An Economic Paradox: SelectUSA, Government’s Expansion, and Private-Sector Growth

President Obama signed an executive order on June 15 to create SelectUSA, a new bureaucracy that acts as a one-stop-shop for government subsidies, in the hopes of attracting foreign investors with the promise of free taxpayer money. Through SelectUSA’s creation, the absurd paradoxical nature of the president’s economic philosophy is apparent, which is the misguided notion that government expansion stimulates long-term private sector growth. It’s truly disappointing that this awfully Keynesian notion still persists after the massive failure of the fiscal stimulus, because if there is anything we should have learned from the $787 billion government spending spree, it is that public spending comes at the expense of private spending.

Bryan Riley from the Heritage Foundation had some scathing but truthful words regarding SelectUSA:

I imagine a bunch of government bureaucrats were asked to come up with a way to promote foreign investment. Instead of recommending anything to actually make the United States a more attractive environment for investors, the best they could come up with is a website listing all the government incentives (handouts) that are available and promoting the United States to foreign investors.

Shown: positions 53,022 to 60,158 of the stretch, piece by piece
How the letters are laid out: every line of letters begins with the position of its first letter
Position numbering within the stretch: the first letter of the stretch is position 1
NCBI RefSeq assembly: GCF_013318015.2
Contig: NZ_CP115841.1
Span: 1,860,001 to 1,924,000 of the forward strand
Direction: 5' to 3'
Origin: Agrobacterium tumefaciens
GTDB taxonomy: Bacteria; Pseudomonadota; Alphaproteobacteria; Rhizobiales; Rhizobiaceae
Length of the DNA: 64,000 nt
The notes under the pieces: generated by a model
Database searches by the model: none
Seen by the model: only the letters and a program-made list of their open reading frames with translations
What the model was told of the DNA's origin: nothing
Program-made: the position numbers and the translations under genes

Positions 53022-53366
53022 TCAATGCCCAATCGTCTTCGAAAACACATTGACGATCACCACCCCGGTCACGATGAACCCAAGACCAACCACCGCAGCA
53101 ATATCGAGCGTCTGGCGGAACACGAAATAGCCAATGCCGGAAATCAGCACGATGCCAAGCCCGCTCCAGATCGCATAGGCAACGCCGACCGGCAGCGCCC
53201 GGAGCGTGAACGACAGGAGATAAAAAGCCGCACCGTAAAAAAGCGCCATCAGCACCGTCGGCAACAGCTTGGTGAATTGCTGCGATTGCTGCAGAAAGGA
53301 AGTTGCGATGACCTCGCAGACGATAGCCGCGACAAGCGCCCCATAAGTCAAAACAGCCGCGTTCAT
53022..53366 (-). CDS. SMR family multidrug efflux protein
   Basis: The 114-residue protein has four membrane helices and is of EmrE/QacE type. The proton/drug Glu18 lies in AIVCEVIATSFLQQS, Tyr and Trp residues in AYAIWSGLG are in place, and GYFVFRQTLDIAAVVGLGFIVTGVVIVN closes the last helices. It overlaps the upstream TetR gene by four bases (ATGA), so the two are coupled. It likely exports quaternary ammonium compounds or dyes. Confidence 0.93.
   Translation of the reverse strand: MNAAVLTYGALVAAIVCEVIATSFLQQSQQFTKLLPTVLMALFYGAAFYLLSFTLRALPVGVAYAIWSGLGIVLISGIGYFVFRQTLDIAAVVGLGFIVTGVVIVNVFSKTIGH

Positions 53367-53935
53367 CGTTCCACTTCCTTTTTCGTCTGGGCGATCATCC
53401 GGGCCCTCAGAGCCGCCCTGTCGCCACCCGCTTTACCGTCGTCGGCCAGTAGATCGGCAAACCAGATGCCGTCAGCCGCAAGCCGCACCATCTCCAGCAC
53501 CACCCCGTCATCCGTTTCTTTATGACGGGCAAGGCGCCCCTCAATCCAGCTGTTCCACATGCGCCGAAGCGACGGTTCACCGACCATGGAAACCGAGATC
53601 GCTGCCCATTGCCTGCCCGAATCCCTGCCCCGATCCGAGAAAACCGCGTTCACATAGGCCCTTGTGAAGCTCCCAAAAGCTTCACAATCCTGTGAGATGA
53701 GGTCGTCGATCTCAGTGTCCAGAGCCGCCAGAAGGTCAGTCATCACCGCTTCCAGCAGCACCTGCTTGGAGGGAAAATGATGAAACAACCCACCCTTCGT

Instead of borrowing more money to finance a new bureaucracy, thereby reducing the amount of loanable funds available for private entrepreneurs, the administration ought to think proactively about how to best improve the business climate within the U.S. Reducing the 70,000 pages of burdensome regulations that cost our economy a whopping  $1.7 trillion every year would be a start. However, such action is anathema to the ethos of Progressives and Keynesians alike — as they see the success of the private sector contingent upon the guidance of enlightened bureaucrats in Washington.